yeah right after 39 unfortunate deaths....and are there still SARS cases in
toronto....
    >Subject: Toronto Star: We're clear! T.O. off SARS list
    >From: "observer" [email protected]
    >Date: 7/2/03 2:11 PM Atlantic Standard Time
    >Message-id:
    >We're clear! T.O. off SARS list
    >Health body congratulates Canada for fight against deadly virus
    >GENEVA (AP-CP) - The World Health Organization removed Toronto from its list
    >of SARS-affected areas today, saying Canada's largest city had contained the
    >virus.
    >"This is a great achievement for public health in what we hope is the final
    >phase of the global emergency," David Heymann, the WHO's executive director
    >for communicable diseases, said in a release.
    >"Toronto faced an especially challenging outbreak. As we have learned, SARS
    >is a difficult disease that produces many surprises and setbacks."
    >Prime Minister Jean Chrétien hailed the news, saying visitors should not
    >have any fears about returning to Toronto, whose economy has been hard hit
    >by the crisis.
    >"And now it's over so I hope that the people will return in great numbers to
    >the great city of Toronto," Chrétien said from Prague, where he was
    >participating in Vancouver's bid presentation for the 2010 Winter Olympics.
    >Dr. Donald Low, who has been at the forefront of Toronto's fight against
    >SARS, greeted the WHO announcement with caution.
    >"We've been told this once before," he said in a telephone interview. "We're
    >not going to celebrate just yet ... (but) it's another step forward."
    >Still, he called it good news.
    >"It's good in that we hope that people outside of Toronto will feel a bit
    >more confident about spending sometime here."
    >The last probable SARS case was detected on June 12 and immediately
    >isolated. When 20 days, or twice the incubation period, have passed without
    >detection of a new case, the chain of transmission is considered broken.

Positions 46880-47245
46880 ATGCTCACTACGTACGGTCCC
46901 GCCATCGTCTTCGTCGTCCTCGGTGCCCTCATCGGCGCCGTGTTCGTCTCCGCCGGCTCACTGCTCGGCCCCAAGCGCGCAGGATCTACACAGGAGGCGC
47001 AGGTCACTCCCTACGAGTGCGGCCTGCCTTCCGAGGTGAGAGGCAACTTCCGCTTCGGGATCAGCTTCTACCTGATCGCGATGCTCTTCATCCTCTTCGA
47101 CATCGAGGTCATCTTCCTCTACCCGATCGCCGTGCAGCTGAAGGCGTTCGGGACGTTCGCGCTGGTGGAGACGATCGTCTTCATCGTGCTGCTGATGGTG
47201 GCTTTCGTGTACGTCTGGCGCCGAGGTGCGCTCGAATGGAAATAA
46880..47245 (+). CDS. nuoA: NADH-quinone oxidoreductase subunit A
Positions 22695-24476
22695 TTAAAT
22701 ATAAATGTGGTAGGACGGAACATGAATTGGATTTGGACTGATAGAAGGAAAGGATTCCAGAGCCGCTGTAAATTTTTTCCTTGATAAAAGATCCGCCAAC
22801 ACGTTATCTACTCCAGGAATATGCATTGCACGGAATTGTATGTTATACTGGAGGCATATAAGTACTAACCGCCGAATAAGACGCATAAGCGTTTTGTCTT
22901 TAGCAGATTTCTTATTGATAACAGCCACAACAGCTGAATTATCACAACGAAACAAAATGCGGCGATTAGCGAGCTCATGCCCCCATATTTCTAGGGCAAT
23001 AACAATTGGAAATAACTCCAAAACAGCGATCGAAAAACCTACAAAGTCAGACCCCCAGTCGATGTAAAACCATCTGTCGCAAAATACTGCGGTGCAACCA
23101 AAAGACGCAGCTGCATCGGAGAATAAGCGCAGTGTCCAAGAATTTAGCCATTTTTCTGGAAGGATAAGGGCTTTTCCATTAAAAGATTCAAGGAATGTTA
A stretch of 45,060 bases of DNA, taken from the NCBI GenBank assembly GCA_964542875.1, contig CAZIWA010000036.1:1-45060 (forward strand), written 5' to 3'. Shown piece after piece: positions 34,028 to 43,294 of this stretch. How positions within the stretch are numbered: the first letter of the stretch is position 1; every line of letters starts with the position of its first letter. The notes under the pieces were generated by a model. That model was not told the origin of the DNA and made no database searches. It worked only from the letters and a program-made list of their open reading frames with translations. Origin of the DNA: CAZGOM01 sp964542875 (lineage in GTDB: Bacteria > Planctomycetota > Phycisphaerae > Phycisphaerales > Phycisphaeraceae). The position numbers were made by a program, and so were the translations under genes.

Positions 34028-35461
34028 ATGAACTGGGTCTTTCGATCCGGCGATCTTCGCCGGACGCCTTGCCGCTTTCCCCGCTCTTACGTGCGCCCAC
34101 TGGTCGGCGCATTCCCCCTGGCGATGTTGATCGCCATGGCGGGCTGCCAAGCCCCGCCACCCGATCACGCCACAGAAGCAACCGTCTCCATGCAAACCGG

>Toronto had the largest SARS outbreak outside of Asia, with 39 deaths and
    >almost 250 cases. More than 27,000 people in and around the city were forced
    >into quarantine during the two outbreaks - one in March and April and the
    >second in May and June.
    >Although there have been no recent new cases, a number of people remain
    >critically ill and the death toll could rise. The latest death occurred
    >Sunday. The victim was a nurse - the first Canadian health care worker to
    >die from SARS, or severe acute respiratory syndrome.
    >SARS is believed to have started in southern China and spread to other
    >places through air travel.
    >WHO advised travellers to avoid all but essential travel to Toronto on April
    >23. The advisory was lifted a week later after protests from all levels of
    >government in Canada.
    >On May 14 Toronto was removed from the list of areas with recent local
    >transmission, only to return SARS-affected status on May 26 after the virus
    >surfaced in a second outbreak.
    >Dick Thompson, director of communication for the WHO, called on Toronto
    >health officials to remain vigilant.
    >"I think the lesson has been learned that even though it appears that SARS
    >is under control, it can't be ignored," he said.
    >"Vigilance has to be maintained. Surveillance has to be high."
    >The WHO's announcement was a timely boost for officials from Vancouver who
    >were in Prague bidding for the right to host the 2010 Winter Olympic Games.
 
Old Jul 2nd 2003, 7:24 am
  #3  
Observer
Guest
 
Posts: n/a
Default Re: Toronto Star: We're clear! T.O. off SARS list

Read the paper.

"NorthernLigths25" wrote in message
news:[email protected]...
    > yeah right after 39 unfortunate deaths....and are there still SARS cases